LOS ANGELES (CN) - Donors claim in court that anti-whaling activist Paul Watson and his Sea Shepherd Conservation Society took donations from them under false pretenses, by intentionally sinking the ship they gave to the cause and then blaming Japanese whalers, to solicit more donations.
Ady Gil, owner of the eponymous ship Ady Gil, Vince Dundee, and Faast Leasing California, of which Dundee is a managing member, filed a civil RICO complaint against Sea Shepherd Conservation Society and Watson on Wednesday, in Superior Court.
Gil, an animal rights activist, says he got the 78-foot long ship by paying $1 million for a controlling interest in Earthrace Limited, its prior owner. He then donated the ship, which was renamed in his honor, to Sea Shepherd for use in its anti-whaling campaign.
He and Dundee say in the lawsuit that Watson and Sea Shepherd "lied to the world" about how the Ady Gil sank, so they could seek more donations and use the money "for their own gain."
"Within days of the sinking, Gil hosted a fund raiser at his home in Los Angeles, specifically to raise money for the replacement of the Ady Gil," the 24-page complaint states. "Defendants assured Gil the funds raised would be used to replace his namesake vessel. Sea Shepherd provided guidance on the 'script' used to solicit donations, insisted upon editorial input on the video shown to the donors and prospective donors in attendance at the fundraiser, and ultimately approved a version of the video ... which proclaimed the donations would be used to replace the Ady Gil. In the video, Gil stated, with the approval of Sea Shepherd and because defendant had stated that they would replace the boat with the funds raised, that '... we lost a piece of history, the Earthrace which turned into the Ady Gil, we have to build another one. And the other one is going to be faster and meaner and stronger.' In addition, Gil stated, 'I will take these funds specifically for the construction of a new boat, and it's not going to be used for anything else."
The fund raiser paid off, raking in $175,000 to $200,000 that night, including $12,000 worth of refreshments, equipment and security that Gil provided for the event and a $50,000 contribution that Dundee gave through Faast Leasing, the men say in the lawsuit. Both say they made donations because they believed Watson's story that the Ady Gil was sunk by Japanese whalers.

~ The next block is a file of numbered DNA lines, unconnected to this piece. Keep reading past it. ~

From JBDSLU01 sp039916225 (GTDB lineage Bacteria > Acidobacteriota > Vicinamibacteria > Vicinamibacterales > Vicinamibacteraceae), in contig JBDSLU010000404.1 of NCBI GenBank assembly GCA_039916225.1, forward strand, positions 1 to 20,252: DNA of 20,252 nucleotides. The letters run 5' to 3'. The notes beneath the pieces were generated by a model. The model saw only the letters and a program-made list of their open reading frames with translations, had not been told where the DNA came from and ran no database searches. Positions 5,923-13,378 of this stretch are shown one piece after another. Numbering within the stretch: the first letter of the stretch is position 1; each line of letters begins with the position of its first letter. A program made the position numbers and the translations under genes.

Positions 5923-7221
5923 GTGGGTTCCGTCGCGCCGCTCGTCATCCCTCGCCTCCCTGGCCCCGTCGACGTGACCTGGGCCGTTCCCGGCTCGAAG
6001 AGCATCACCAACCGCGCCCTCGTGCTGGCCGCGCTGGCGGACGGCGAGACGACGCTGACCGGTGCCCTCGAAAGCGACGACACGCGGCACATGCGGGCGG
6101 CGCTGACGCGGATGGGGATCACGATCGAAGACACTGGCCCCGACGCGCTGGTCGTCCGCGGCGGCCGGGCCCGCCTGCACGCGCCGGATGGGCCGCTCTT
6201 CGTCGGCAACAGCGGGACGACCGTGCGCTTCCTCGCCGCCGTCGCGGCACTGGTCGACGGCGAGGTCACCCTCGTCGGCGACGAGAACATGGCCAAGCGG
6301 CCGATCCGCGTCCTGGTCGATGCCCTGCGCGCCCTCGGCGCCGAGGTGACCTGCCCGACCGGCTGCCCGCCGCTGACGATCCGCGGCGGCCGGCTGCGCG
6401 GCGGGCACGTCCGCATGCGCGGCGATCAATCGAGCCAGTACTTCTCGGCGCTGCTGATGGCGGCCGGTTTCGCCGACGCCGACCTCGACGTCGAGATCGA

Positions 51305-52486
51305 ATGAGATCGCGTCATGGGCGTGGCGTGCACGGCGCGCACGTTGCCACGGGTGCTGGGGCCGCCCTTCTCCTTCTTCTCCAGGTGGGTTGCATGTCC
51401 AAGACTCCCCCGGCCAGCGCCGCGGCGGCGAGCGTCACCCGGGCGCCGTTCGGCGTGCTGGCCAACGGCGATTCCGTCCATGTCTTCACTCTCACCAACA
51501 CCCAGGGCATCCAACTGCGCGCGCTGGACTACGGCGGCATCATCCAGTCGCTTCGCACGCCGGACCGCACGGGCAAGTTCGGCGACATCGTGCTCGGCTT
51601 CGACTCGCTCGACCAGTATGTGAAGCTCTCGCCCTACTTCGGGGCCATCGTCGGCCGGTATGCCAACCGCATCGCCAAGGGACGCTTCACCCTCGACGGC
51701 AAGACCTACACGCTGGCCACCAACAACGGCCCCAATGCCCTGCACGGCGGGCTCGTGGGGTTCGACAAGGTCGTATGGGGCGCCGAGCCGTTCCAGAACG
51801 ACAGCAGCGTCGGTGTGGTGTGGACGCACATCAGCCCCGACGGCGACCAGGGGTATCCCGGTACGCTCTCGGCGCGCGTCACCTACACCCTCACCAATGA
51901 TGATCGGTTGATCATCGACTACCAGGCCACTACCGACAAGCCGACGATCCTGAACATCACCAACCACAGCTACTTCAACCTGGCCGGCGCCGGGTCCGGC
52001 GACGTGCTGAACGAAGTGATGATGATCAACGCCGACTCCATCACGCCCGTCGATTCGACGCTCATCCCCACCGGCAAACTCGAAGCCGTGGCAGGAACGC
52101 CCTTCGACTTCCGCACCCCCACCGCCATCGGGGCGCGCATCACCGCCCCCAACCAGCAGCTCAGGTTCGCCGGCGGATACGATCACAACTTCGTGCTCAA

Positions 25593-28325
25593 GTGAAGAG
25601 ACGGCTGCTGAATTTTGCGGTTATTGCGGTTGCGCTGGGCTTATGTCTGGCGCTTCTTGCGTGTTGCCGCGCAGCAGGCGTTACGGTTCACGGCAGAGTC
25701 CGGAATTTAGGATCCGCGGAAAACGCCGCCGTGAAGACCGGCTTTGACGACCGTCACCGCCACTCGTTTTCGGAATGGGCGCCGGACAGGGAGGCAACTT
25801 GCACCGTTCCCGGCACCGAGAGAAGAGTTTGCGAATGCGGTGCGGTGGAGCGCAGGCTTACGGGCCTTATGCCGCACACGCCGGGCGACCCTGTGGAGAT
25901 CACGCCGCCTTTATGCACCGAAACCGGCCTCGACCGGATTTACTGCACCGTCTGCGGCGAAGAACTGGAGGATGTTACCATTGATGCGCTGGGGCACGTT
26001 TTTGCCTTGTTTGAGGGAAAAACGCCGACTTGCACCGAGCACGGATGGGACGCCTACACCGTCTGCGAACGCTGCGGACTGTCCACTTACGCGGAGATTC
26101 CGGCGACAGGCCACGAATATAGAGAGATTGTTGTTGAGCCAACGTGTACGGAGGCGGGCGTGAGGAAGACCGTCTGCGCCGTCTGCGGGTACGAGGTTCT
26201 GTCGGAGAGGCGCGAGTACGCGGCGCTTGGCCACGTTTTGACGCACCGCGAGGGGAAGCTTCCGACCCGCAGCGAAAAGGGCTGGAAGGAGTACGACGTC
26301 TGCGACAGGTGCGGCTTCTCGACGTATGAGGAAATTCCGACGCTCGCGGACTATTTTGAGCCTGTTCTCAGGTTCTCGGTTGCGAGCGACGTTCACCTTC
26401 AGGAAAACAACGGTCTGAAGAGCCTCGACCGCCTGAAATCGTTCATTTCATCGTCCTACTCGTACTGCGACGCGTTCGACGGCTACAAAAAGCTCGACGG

Donations to Sea Shepherd increased from approximately $3.4 to around $7.4 million in the year after the Ady Gil sank, which is "an all-time high" for the organization, according to the complaint.
But the men claim the story of the Ady Gil's demise was an elaborate ruse manufactured by Watson to generate publicity and "enhanced sympathy" for Sea Shepherd.
They say Watson ordered the Sea Shepherd crew to sink the ship on Jan. 6, 2010 after a 14-foot portion of its hull broke off in a collision with a Japanese whaling ship near Antarctica.
"The Ady Gil, however, was not lost, and could have been readily and economically transported to port and repaired, had it not been scuttled. Because of the unique structure and configuration, the loss of a portion of the boat was not fatal to the Ady Gil. Watson, the founder, president, and functional leader of Sea Shepherd, however, decided that the increased awareness of, and support for, Sea Shepherd that might result from the collision could be taken to an even higher level if the collision did not just damage the Ady Gil, but rather sent it to the bottom of the South Pacific Ocean," the complaint states.